In this hit and run motorcycle accident case (Nicholls v. Emil Anderson Maintenance Co. Ltd.) the  Insurance Corporation of British Columbia ( ICBC) lawyers were seeking  a court order dismissing an unidentified driver claim brought against it, on the basis that the injury claimant failed to take reasonable steps to ascertain the identity of the driver responsible for the motorcycle accident. Get a good personal injury lawyer if you have a hit and run injury claim in British Columbia. I have written before about the top personal injury lawyers in British Columbia so make sure you read and understand my suggestions.
This claimant was injured in a single vehicle accident when he lost control of his motorcycle while driving on an isolated stretch of Highway 7 between Kent and Mission, B.C. The injury claimant says that he lost control of his motorcycle when he encountered a diesel fuel spill on the highway. The evidence given in his ICBC statement is that the oil spill was about two feet wide and about one-half to three-quarters of a kilometre in length and it seemed to be the sort of spill that might be caused by diesel fuel having escaped from a truck fuel line due to an unsecured fuel tap.
The injury claimant conceded  that other than  notifying the police,ICBC, and the operator of a passing maintenance sand truck which happened on the scene in the aftermath of the accident, the claimant did nothing to ascertain the identity of the driver of the vehicle in question.  Section 24(5) of the Insurance (Vehicle) Act, R.S.B.C. 1996 c. 231 provides as follows:

24 (5)   In an action against the corporation as nominal defendant, a judgment against the corporation must not be given unless the court is satisfied that

(a)        all reasonable efforts have been made by the parties to ascertain the identity of the unknown owner and driver or unknown driver, as the case may be, and

(b)        the identity of those persons or that person, as the case may be, is not ascertainable.

ICBC argued, amongst other things, that the claimant ought reasonably to have placed a newspaper advertisement or other ads. This aspect of ICBC’s argument was of the greatest concern to the judge because it is a step that could have been taken on the facts of the injury case as “relatively modest cost”, and because in this particular case the injury claimant took  no positive steps aimed at ascertaining the identity of the persons responsible.  As the judge asked rhetorically, “If his only recourse legally were to pursue … the person responsible for the spill, what steps would he have taken if acting rationally in pursuit of his own interests?  Would he have gone to the extent of placing such newspaper ads?” Taking into account changes in our modern society the judge pointed out importantly,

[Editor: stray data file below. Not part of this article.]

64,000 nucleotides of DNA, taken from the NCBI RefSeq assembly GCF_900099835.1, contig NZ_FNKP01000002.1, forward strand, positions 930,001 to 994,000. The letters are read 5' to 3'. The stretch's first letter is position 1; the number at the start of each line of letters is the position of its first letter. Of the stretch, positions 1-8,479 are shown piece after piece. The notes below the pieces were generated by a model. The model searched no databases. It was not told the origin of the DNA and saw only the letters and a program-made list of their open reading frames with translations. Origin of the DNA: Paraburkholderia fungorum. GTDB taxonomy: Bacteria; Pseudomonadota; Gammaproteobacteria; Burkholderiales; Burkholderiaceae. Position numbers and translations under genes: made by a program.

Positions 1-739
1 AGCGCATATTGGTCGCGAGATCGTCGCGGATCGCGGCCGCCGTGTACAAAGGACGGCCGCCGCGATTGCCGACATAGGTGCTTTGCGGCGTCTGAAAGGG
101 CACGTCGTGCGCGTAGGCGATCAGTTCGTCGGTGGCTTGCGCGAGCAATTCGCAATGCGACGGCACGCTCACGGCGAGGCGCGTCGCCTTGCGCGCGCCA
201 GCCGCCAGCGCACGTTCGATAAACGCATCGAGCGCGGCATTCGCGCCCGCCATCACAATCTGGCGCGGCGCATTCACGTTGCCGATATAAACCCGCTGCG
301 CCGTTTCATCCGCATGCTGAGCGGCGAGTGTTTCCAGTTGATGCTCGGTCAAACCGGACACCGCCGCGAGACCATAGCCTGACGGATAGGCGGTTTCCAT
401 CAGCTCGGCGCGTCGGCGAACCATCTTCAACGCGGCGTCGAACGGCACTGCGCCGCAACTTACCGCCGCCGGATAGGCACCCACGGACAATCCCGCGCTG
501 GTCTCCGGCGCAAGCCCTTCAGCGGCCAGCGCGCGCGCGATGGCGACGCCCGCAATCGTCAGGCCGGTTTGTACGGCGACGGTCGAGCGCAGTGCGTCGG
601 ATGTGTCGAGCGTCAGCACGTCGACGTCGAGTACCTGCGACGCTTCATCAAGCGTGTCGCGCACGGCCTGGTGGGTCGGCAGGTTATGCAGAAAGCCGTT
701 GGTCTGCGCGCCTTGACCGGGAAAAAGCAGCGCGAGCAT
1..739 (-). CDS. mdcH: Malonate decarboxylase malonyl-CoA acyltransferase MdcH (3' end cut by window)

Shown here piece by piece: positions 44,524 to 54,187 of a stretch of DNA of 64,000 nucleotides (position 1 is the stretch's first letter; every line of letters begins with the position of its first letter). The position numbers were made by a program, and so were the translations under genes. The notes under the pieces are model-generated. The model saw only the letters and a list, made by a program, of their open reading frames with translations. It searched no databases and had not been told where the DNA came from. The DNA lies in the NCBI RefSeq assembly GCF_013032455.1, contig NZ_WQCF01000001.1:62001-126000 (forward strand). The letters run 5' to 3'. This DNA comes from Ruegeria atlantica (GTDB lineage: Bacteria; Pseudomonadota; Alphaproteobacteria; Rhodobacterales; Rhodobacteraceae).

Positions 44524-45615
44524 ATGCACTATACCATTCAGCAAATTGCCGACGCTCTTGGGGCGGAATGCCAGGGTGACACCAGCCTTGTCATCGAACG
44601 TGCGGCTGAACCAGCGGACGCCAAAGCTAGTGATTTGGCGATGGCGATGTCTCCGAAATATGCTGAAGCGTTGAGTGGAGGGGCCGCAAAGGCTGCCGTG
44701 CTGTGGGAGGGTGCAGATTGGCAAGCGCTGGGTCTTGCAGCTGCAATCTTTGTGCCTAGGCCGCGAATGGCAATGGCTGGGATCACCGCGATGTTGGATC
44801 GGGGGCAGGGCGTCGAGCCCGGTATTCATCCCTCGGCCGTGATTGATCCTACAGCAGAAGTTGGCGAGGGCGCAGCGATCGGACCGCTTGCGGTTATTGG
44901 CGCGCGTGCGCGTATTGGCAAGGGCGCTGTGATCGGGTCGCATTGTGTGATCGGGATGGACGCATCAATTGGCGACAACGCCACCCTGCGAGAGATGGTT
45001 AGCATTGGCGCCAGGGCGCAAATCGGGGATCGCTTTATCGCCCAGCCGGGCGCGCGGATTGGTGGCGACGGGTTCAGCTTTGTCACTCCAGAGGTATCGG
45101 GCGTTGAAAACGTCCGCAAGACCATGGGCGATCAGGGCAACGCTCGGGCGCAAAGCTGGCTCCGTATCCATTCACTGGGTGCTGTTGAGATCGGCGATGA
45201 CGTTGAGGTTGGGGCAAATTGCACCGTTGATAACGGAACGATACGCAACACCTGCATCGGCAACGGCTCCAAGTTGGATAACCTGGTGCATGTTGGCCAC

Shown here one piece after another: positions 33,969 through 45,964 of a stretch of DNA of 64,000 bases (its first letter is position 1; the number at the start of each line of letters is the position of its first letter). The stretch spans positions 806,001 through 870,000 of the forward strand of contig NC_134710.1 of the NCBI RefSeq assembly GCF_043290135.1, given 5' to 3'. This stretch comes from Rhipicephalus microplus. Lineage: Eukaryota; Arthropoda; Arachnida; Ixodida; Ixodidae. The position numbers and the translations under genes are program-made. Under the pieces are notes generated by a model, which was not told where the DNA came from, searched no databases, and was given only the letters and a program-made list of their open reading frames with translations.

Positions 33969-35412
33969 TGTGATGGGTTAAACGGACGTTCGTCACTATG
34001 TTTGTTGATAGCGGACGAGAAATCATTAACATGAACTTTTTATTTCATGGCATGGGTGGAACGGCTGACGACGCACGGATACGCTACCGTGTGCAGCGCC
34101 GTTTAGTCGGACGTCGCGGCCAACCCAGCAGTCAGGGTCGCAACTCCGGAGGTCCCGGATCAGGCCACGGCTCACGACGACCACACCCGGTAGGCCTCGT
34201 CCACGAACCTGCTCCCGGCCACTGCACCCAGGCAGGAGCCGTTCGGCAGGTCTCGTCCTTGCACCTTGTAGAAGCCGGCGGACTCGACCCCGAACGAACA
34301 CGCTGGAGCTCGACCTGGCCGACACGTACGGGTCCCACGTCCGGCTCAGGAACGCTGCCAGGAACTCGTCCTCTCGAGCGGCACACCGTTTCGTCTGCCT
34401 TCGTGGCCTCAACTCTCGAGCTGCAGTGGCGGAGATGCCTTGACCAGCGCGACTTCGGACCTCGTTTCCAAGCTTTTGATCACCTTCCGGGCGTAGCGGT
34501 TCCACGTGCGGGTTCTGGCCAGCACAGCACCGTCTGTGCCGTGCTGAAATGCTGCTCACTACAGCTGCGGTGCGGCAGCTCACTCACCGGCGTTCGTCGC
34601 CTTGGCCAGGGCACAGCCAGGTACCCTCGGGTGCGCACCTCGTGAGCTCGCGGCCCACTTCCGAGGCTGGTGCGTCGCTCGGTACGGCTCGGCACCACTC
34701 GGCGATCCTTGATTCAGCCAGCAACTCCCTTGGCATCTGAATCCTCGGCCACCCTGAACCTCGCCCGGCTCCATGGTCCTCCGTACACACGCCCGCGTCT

In my view, the reality is that there would have been only an extremely remote chance of such a line of enquiry being successful. If there ever was a time when the citizens of this province had a habit of scanning the legal notices printed in the daily or weekly newspapers’ classified sections, that day has long passed. The presumed target for any such advertisement would have been someone who would happen to have been following the truck in question in daylight in the vicinity of the accident scene, who would have seen the diesel oil splashing, would have made mental note of it as something significant, and then would have been able to make note of the truck’s appearance with sufficient particularity to identify the driver. That person, if one existed, would then have to read the advertisement in question. The possibility of all of this is so remote that in my view for the claimant in his position to have undertaken even the modest cost of taking out such an advertisement would have been absurd.

So the judge dismissed the ICBC application and, having  regard to proportionality in our civil rules, struck  paras. 2 and 4 of the statement of defence of ICBC . Those were the paragraphs in which it was alleged that the identity of the driver/owner was ascertainable and that the claimant failed to make all reasonable efforts to ascertain the identity of the unknown driver.
The issue of fault at the time of this post still is yet to be decided and you may want to take a look at my post on a motorcycle accidents in BC where there was no contact with the other vehicle. Posted by Mr. Renn A. Holness
Issue: Should a hit and run victim  have to place  newspaper ads to try to find the other driver and witnesses or is that absurd in our modern world?